Retired Supreme Court Justice John Paul Stevens delivered a speech this week at Washington University Law School in St. Louis. The purpose of the speech, Stevens explained, was to "say a few words about my former colleague, Nino Scalia, and a few of the cases we decided during the 28 years that we served together on the Court."
Perhaps unsurprisingly, among the cases that Stevens brought up for discussion was District of Columbia v. Heller, the 2008 dispute in which Stevens cast the principal dissent and Justice Scalia wrote the majority opinion, holding that the Second Amendment protects an individual right—not a collective one—to keep and bear arms. "Our views diverged," Stevens told his audience, on "whether the framers understood the Second Amendment to protect the right of the people of each State to maintain a well-regulated militia, as I think, or whether the framers instead understood that Amendment as protecting a right of private civilians to own and use firearms for nonmilitary purposes, as Justice Scalia thought." Under Stevens' losing view, the Second Amendment would offer zero constitutional protections for such "nonmilitary purposes" as owning guns for hunting, sport shooting, or self-defense.
The speech was in keeping with Stevens' recent public behavior. Since retiring from SCOTUS in 2010, Stevens has apparently found it quite difficult to keep his legal opinions to himself. Speaking before the Equal Justice Initiative in New York City, for example, Stevens declared, "if I were still an active justice, I would have joined [Justice Samuel Alito's] powerful dissent in the recent case holding that the intentional infliction of severe emotional harm is constitutionally protected speech." Stevens was referring to Snyder v. Phelps (2011), the case in which the Supreme Court ruled 8-1 (Alito was the only dissenter) that the First Amendment covers the right of the Westboro Baptist Church to hold offensive protests outside of military funerals. As the majority opinion of Chief Justice John Roberts noted, correctly, "such speech cannot be restricted simply because it is upsetting or arouses contempt."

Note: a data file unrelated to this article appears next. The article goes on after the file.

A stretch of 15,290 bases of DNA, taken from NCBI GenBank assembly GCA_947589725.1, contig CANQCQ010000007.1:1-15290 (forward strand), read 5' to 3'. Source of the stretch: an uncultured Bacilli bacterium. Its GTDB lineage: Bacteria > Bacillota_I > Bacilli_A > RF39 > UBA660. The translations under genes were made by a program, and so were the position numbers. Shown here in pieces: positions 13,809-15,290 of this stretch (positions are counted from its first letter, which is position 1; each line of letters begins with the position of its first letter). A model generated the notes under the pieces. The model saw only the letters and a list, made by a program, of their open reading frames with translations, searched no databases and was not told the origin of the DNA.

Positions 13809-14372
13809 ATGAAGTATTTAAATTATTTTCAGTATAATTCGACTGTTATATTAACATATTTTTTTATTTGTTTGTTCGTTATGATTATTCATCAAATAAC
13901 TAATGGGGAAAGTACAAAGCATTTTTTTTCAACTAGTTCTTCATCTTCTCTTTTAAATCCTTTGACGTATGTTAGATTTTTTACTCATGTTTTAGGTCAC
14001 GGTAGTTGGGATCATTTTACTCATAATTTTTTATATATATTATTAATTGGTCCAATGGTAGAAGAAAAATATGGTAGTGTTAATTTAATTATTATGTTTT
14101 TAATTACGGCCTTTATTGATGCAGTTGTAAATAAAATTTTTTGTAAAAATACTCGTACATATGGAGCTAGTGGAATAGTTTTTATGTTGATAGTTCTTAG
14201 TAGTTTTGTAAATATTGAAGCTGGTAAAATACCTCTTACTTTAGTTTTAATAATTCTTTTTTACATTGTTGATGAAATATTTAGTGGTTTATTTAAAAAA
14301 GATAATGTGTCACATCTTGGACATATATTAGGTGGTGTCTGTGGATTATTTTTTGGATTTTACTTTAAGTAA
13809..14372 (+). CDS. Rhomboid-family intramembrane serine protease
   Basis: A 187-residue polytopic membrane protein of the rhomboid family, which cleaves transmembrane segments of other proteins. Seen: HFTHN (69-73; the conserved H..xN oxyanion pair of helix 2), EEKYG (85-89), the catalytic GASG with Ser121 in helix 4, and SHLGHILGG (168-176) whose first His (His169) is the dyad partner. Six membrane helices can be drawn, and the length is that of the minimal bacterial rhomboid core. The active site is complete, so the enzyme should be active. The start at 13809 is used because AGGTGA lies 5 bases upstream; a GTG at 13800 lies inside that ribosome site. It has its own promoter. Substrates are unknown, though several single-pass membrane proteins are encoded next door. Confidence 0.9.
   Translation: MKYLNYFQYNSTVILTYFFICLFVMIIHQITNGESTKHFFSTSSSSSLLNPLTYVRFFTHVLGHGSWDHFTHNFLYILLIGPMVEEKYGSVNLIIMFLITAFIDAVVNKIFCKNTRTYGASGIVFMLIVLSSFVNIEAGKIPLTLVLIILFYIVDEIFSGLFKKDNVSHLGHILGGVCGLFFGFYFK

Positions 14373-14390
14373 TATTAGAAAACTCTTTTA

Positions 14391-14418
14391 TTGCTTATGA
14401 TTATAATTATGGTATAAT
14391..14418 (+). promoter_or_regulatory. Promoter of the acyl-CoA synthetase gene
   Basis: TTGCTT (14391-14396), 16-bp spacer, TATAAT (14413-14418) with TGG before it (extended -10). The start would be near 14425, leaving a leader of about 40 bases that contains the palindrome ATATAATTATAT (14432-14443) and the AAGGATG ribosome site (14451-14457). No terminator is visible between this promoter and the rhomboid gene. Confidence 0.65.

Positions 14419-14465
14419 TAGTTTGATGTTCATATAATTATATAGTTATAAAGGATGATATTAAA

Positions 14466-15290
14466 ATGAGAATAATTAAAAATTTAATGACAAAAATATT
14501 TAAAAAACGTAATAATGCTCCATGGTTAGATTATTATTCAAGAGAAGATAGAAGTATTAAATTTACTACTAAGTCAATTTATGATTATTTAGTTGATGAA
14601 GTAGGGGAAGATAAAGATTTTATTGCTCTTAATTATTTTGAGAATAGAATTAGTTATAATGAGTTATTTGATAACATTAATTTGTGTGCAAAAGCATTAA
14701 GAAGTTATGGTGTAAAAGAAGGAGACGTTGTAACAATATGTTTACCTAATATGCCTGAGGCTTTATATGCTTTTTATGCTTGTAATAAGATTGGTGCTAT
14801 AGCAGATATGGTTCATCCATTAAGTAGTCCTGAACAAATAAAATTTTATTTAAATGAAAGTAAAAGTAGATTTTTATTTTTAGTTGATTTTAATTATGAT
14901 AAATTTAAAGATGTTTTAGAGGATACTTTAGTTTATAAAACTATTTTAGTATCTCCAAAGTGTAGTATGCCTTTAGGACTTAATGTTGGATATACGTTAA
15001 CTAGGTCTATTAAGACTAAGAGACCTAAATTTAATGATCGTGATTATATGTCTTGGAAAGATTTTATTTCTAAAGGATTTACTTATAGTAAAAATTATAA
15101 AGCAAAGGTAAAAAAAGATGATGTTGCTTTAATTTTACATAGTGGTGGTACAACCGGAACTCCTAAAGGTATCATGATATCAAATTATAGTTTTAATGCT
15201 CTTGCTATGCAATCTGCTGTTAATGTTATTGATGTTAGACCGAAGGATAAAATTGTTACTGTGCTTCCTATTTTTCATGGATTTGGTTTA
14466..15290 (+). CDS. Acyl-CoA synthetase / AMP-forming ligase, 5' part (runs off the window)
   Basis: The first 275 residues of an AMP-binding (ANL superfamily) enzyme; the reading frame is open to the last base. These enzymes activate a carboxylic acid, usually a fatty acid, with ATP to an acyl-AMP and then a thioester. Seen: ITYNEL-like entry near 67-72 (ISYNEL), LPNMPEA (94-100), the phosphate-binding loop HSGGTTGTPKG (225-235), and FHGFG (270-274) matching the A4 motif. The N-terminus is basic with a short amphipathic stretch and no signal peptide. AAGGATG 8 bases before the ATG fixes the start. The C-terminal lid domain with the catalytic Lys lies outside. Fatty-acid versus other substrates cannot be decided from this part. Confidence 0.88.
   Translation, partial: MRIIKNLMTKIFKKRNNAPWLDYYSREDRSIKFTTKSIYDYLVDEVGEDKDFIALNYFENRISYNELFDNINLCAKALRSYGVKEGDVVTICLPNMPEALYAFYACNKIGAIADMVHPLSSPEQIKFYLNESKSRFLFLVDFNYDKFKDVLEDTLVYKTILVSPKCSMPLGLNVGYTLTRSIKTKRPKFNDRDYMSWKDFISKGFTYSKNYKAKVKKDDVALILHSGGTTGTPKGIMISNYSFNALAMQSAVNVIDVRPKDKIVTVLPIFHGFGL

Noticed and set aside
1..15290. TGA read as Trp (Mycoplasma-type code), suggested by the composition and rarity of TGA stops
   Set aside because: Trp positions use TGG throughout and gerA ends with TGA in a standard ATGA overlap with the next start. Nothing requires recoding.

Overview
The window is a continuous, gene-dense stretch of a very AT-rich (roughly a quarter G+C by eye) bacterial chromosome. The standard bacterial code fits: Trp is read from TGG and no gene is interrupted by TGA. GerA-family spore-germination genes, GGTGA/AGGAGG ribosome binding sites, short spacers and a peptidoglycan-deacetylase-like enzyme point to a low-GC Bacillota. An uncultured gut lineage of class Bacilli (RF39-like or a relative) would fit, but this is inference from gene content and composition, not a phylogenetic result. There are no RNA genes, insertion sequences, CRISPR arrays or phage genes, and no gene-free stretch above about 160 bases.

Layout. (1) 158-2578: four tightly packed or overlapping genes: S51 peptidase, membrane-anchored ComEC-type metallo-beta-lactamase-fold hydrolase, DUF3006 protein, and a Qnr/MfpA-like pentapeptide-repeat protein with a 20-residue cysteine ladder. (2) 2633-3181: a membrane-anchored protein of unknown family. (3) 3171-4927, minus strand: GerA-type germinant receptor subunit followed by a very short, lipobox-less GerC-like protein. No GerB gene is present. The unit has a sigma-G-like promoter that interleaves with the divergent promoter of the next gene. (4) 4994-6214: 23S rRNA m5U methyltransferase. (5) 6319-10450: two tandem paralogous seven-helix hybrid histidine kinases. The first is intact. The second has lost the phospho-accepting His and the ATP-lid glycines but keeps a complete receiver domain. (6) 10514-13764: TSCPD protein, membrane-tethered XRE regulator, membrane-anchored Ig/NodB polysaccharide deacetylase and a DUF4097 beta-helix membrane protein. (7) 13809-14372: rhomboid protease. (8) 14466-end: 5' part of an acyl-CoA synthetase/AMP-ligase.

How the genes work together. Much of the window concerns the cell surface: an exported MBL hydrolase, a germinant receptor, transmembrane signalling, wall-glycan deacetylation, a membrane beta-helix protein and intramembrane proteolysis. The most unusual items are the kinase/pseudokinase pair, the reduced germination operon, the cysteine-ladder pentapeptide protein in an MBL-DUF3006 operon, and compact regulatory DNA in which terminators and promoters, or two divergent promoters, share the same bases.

Along similar lines, in a 2011 speech at the University of Alabama School of Law, Justice Stevens took to the stage in defense of his 2005 majority opinion in Kelo v. City of New London. "The Kelo majority opinion remains unpopular," Stevens complained. "Recently a commentator named Damon W. Root described the decision as the 'eminent domain debacle.'" (I did. Here's why.) Stevens then tried to justify his lousy Kelo opinion on the grounds that "Kelo adhered to the doctrine of judicial restraint, which allows state legislatures broad latitude in making economic policy decisions in their respective jurisdictions."
Perhaps you've begun to notice a pattern in Stevens' thinking. Stevens prefers the narrowest interpretation of the Second Amendment, thus giving lawmakers maximum power. Stevens prefers the narrowest interpretation of the First Amendment, thus giving censors maximum power. Stevens prefers the narrowest interpretation of the Fifth Amendment, thus giving the forces of eminent domain maximum power. As I have previously observed about the retired justice, Stevens' views about cases such as these "raise troubling concerns about Stevens' commitment to the written Constitution."